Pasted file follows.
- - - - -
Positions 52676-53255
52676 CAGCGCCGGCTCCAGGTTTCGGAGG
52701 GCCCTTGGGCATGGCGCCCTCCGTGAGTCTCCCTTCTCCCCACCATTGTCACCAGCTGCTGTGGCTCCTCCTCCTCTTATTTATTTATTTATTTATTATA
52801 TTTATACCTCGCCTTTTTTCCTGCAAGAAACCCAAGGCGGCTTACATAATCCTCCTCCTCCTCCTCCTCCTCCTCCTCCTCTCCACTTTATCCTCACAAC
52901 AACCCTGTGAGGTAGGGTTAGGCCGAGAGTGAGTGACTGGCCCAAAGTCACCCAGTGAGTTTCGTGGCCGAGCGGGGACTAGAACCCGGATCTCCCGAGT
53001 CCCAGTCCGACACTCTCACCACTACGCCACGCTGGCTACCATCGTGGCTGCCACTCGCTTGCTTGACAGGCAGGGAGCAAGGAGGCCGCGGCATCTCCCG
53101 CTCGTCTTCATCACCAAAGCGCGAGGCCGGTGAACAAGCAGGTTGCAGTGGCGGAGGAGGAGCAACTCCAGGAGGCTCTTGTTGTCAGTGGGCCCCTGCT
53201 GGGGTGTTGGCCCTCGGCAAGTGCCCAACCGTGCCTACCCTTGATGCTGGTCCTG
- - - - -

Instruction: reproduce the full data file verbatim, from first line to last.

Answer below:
Positions 52676-53255
52676 CAGCGCCGGCTCCAGGTTTCGGAGG
52701 GCCCTTGGGCATGGCGCCCTCCGTGAGTCTCCCTTCTCCCCACCATTGTCACCAGCTGCTGTGGCTCCTCCTCCTCTTATTTATTTATTTATTTATTATA
52801 TTTATACCTCGCCTTTTTTCCTGCAAGAAACCCAAGGCGGCTTACATAATCCTCCTCCTCCTCCTCCTCCTCCTCCTCCTCTCCACTTTATCCTCACAAC
52901 AACCCTGTGAGGTAGGGTTAGGCCGAGAGTGAGTGACTGGCCCAAAGTCACCCAGTGAGTTTCGTGGCCGAGCGGGGACTAGAACCCGGATCTCCCGAGT
53001 CCCAGTCCGACACTCTCACCACTACGCCACGCTGGCTACCATCGTGGCTGCCACTCGCTTGCTTGACAGGCAGGGAGCAAGGAGGCCGCGGCATCTCCCG
53101 CTCGTCTTCATCACCAAAGCGCGAGGCCGGTGAACAAGCAGGTTGCAGTGGCGGAGGAGGAGCAACTCCAGGAGGCTCTTGTTGTCAGTGGGCCCCTGCT
53201 GGGGTGTTGGCCCTCGGCAAGTGCCCAACCGTGCCTACCCTTGATGCTGGTCCTG